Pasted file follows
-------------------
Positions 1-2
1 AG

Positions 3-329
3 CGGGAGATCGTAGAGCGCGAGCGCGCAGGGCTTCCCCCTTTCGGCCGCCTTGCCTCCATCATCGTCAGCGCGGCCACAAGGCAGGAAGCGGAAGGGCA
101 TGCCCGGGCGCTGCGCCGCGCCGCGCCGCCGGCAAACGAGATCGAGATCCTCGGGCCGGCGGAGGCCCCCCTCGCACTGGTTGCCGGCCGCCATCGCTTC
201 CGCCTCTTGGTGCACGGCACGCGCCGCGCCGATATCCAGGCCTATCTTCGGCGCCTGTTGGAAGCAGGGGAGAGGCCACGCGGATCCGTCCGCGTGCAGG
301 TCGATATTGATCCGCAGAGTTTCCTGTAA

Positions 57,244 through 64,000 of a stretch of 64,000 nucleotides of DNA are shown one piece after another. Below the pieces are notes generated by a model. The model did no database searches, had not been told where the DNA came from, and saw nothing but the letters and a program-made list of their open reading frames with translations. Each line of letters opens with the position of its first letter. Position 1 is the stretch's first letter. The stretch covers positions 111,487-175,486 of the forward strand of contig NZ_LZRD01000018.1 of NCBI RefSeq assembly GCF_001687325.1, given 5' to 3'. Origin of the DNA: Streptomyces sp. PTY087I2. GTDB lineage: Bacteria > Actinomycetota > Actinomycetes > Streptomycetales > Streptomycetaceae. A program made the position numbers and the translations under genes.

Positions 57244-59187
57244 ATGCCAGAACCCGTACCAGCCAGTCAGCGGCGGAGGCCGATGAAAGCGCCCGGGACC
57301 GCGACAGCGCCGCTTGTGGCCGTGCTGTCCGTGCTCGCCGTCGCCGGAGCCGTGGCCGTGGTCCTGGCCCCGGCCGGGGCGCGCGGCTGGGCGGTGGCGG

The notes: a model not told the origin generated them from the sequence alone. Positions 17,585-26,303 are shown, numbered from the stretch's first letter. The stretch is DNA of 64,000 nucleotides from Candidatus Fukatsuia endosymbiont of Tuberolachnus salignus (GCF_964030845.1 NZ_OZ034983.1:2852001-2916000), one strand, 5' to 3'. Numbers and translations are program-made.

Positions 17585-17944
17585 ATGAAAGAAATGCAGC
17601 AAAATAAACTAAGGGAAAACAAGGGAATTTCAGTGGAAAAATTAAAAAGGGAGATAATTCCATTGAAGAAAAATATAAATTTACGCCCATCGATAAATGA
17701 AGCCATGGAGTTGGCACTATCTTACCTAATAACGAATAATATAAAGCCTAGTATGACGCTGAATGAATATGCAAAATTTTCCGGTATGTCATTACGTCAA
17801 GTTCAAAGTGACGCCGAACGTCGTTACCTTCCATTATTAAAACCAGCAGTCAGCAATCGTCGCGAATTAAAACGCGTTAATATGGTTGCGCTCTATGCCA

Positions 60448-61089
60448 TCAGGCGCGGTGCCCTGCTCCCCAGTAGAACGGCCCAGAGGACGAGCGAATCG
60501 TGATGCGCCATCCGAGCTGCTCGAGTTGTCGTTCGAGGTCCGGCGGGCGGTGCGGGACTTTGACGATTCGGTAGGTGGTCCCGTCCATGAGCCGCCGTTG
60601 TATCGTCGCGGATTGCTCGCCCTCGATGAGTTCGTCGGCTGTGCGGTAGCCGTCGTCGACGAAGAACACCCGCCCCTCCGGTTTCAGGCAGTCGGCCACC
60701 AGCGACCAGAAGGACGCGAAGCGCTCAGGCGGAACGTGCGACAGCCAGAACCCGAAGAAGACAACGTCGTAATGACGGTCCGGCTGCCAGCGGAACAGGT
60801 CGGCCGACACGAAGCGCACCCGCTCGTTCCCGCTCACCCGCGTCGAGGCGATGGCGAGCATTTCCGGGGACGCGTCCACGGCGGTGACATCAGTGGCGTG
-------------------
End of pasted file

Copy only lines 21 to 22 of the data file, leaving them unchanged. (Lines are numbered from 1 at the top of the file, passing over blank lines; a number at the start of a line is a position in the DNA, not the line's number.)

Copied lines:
60601 TATCGTCGCGGATTGCTCGCCCTCGATGAGTTCGTCGGCTGTGCGGTAGCCGTCGTCGACGAAGAACACCCGCCCCTCCGGTTTCAGGCAGTCGGCCACC
60701 AGCGACCAGAAGGACGCGAAGCGCTCAGGCGGAACGTGCGACAGCCAGAACCCGAAGAAGACAACGTCGTAATGACGGTCCGGCTGCCAGCGGAACAGGT